In my previous articles I have discussed boxing techniques, strategies and training that should help you be successful. To fully train someone on all the intricacies of boxing would require several large volumes of study. I would like to bring you the next step of training though, heading away from the beginner training and heading into a little more advanced method. In this article I’ll discuss ways to better prepare yourself in the ring, including some more hardcore cardio. As before I want to warn everyone that boxing is a contact sport that carries a risk of injury, always visit a doctor before beginning any kind of new workout plan. I also want to remind people that these articles are meant as a way to help improve training they are not in anyway meant to replace the role of the trainer. If you’re serious about boxing, you’ll need a trainer to make sure you get on the right path and stay there. You can always check out different pointsbet promotions when you know your boxer trained really well and you want to bet on them.
Let’s begin with a look at some training methods aimed at getting you ready for the eventualities you might face in the ring, such as the feeling of getting rocked by a hard punch and how to drastically improve your defense.
- Spin Training: In this training you start off slow, do a few spins before working the heavy bag, getting yourself dizzy enough to wobble. This simulates what it is like to be in the ring and get hit hard so that the world starts spinning. As you continue to train in this method work up to working the speed bag, which forces you to concentrate on trying to work the smaller, faster bag while dizzy. Of course I’m sure you know the next step, get dizzy and try sparring. As always start off slow, at first just have your partner throwing light punches while you try to get to them, as you improve in this training the partner should go harder. This is defiantly a training you want to do under supervision, just to make sure you don’t get badly hurt.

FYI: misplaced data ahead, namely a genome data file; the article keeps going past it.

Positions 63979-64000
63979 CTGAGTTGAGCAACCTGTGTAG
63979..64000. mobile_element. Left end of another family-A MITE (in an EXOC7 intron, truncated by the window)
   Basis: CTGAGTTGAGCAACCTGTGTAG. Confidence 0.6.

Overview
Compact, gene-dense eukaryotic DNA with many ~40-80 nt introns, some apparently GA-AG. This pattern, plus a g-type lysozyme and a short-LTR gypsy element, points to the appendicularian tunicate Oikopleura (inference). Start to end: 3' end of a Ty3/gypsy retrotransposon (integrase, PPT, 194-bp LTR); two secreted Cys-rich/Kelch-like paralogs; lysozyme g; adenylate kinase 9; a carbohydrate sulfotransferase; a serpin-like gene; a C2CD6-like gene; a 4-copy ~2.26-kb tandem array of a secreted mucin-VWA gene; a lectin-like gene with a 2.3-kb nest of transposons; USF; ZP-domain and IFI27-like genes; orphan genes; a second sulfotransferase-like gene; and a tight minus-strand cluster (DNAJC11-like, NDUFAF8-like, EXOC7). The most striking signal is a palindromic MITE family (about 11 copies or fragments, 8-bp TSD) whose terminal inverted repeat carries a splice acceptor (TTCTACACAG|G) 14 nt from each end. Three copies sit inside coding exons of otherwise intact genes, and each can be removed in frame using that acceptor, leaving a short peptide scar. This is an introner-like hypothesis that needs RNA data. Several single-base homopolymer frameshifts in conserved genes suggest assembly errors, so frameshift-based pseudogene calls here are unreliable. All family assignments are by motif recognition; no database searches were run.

- Wall Drill: Get your headgear on and lean against a wall, get a partner or trainer to start throwing punches at your head and body. Your job of course is to block, dodge and parry your partner’s punches. Do this for a set number of rounds, usually three or four, then after the last bell rings practice getting off the wall using footwork and dodging. When you get good at this, up the ante, block yourself in a corner, this will help simulate what happens if you get stuck against the ropes or in a corner in a ring.
- Bob and weave rope: Run a length of rope from one side of the ring/room to another, practice ducking under the rope as you move forward. This training method was used to great effect by Joe Frazier and can help out anyone who needs help getting to the inside against taller opponents. Work this drill for at least three rounds a day if you plan to do it.
- One Eye Drill: Work the heavy bag, speed bag and or sparring with one eye closed. Switch eyes from time to time but you should at least go two rounds with one eye closed. This training is good because it gets you ready for the eventuality that one eye may get swollen almost completely shut. While we obviously seek to avoid this with good defensive skills it can still happen, so it’s better to train for it to never happen than it happens and you never trained for it.
- Exhaustion Drill: If you’re getting serious about boxing and think you might someday go pro; you need to be ready for long fights, 12 rounds or more. To do this you need to train like you’re tired. What I recommend is that you go through your full day workout, roadwork, boxing training, floor work everything. Then at the end of the day, go back to the heavy bag for good three or four rounds. Your arms will feel like lead, your legs will feel like logs, but it’s better to feel tired in the gym than in the ring. Another way to simulate fatigue is to wear light weights on your wrists and ankles, be careful though, the added weight can lead to you pulling muscles if you’re not being wary.